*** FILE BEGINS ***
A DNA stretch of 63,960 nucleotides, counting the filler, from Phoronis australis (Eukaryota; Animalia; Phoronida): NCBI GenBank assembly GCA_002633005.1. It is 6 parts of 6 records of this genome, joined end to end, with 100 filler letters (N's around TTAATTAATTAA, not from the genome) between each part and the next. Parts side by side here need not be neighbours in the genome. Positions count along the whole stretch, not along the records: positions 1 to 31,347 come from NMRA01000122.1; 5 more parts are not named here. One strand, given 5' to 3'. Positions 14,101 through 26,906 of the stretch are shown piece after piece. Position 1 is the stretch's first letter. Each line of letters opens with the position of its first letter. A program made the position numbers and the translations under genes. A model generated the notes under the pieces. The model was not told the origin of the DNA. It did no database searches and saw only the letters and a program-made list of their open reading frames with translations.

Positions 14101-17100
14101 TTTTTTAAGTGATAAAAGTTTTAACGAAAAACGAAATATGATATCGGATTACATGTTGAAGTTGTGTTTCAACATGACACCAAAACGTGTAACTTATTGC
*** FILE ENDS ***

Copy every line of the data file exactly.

A DNA stretch of 63,960 nucleotides, counting the filler, from Phoronis australis (Eukaryota; Animalia; Phoronida): NCBI GenBank assembly GCA_002633005.1. It is 6 parts of 6 records of this genome, joined end to end, with 100 filler letters (N's around TTAATTAATTAA, not from the genome) between each part and the next. Parts side by side here need not be neighbours in the genome. Positions count along the whole stretch, not along the records: positions 1 to 31,347 come from NMRA01000122.1; 5 more parts are not named here. One strand, given 5' to 3'. Positions 14,101 through 26,906 of the stretch are shown piece after piece. Position 1 is the stretch's first letter. Each line of letters opens with the position of its first letter. A program made the position numbers and the translations under genes. A model generated the notes under the pieces. The model was not told the origin of the DNA. It did no database searches and saw only the letters and a program-made list of their open reading frames with translations.

Positions 14101-17100
14101 TTTTTTAAGTGATAAAAGTTTTAACGAAAAACGAAATATGATATCGGATTACATGTTGAAGTTGTGTTTCAACATGACACCAAAACGTGTAACTTATTGC